Look, I don’t mean to play down your own experience. No doubt, you’ve been through things that would’ve stopped me cold.
Life is tough.
But check this true story about a boy who got dealt a bad hand — absolutely not his fault.
But most of all, think a bit about how he played that hand.
His brother lit the fire
His big brother was the fire-builder for the country school they attended.
One cold morning, the older boy grabbed the fuel can and poured a splash into the stove to soak the damp kindling.
But he didn’t know someone had replaced the kerosene with gasoline … or that there were live coals under the ashes.
The explosion left one boy dead and severely burned the legs of the youngest.
Doctors first warned his parents the little guy probably wouldn’t live.
But he did.
Then they told the parents the boy would never be able to walk again.
He was too young to know it was impossible
But this kid was only seven years old.
He didn’t know enough to believe the doctors.
So he told everyone who came by to express their sorrow that they shouldn’t worry.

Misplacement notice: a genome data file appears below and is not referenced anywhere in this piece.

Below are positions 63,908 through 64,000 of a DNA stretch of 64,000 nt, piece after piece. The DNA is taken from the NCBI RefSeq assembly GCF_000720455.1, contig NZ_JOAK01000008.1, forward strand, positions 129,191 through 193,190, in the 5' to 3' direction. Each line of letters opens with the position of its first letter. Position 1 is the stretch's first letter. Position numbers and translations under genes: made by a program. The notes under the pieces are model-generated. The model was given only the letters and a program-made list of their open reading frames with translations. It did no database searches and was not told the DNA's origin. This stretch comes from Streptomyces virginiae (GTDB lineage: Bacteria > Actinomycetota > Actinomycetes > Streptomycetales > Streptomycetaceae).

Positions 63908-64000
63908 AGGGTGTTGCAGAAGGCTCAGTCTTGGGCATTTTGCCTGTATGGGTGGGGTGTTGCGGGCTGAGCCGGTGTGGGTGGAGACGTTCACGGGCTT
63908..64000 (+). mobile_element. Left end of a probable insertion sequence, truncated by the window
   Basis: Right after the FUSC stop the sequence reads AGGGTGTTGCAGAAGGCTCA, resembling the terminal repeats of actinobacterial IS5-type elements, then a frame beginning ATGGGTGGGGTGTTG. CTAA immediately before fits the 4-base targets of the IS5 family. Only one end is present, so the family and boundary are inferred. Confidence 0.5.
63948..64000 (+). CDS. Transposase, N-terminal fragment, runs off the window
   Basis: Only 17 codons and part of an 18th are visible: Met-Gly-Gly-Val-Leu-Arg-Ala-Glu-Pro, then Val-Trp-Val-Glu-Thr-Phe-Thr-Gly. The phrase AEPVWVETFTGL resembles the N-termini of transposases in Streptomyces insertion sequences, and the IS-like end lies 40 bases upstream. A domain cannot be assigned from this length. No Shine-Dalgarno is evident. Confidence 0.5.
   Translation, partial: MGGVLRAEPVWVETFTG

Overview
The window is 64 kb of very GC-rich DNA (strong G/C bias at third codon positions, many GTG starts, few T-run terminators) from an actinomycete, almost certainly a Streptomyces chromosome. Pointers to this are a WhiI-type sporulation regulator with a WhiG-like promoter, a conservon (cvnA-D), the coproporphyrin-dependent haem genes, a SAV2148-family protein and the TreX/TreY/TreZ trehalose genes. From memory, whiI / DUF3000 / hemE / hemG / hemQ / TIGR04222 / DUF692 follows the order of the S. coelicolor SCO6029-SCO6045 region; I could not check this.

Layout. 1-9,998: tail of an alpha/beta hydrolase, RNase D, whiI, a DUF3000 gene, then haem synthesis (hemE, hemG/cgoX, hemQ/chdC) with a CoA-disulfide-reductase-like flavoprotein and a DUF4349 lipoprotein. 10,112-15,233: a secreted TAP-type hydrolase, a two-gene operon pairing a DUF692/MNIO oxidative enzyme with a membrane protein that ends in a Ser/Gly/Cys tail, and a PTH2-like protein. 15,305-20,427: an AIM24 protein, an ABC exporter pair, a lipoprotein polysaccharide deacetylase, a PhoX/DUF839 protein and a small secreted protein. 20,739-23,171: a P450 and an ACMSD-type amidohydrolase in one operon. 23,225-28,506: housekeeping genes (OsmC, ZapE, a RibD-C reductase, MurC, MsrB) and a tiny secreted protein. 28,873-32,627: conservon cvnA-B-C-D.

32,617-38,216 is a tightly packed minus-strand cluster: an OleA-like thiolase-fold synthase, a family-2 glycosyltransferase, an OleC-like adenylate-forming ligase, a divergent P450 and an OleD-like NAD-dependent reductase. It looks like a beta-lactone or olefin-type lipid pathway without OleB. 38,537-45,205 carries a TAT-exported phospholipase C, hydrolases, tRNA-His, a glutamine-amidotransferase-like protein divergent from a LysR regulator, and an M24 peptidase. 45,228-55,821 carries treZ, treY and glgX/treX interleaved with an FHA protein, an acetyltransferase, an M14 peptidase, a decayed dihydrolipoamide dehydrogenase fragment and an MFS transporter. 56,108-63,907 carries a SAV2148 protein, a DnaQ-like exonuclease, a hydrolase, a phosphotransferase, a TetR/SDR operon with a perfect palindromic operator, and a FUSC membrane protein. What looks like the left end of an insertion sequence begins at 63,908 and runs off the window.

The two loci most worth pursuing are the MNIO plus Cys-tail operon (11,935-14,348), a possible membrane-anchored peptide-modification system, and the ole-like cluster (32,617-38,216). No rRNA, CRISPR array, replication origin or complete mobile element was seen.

He planned to not only walk again, but to run.
Most felt even worse for the kid after hearing that.
It’s bad enough to be crippled for life … but to be in denial about it … that’s a heart-breaker.
Turns out the boy was right.
From no hope to world-class athlete
He kept trying until he was able to pull himself upright alongside a picket fence. He started pushing a kitchen chair (like a walker) inside the house. Outside, he grabbed the tail of a mule and had to keep up while it plodded toward the watering hole.
By the time high school rolled around, he was able to play on the football team (despite not having any toes on his left foot).
In college, he made the track team.
He also set a new world record for the mile run.
And in 1936 he won the silver medal in the 1,500-meter race at the Olympics.
Chances are good he would’ve taken the gold in 1940, but Olympic events were cancelled that year because of World War II.
How he did it
When a reporter asked him why he chose not to accept his fate and wallow in self pity, Glen Cunningham said this:
Complaining about something I had no control over would have diminished what I was trying to do.
I can’t top that story. Not by a long shot.
I was complaining yesterday because a guy was blocking gas pumps with an RV. Before that, I was whining about the critters that keep eating my garden vegetables before I can.
Is there a lesson for the rest of us in the Glen Cunningham story?
Here’s one I’m hearing tonight:
If you know what you’re “trying to do” and stay focused on that … you won’t have to worry about getting caught up with the petty stuff.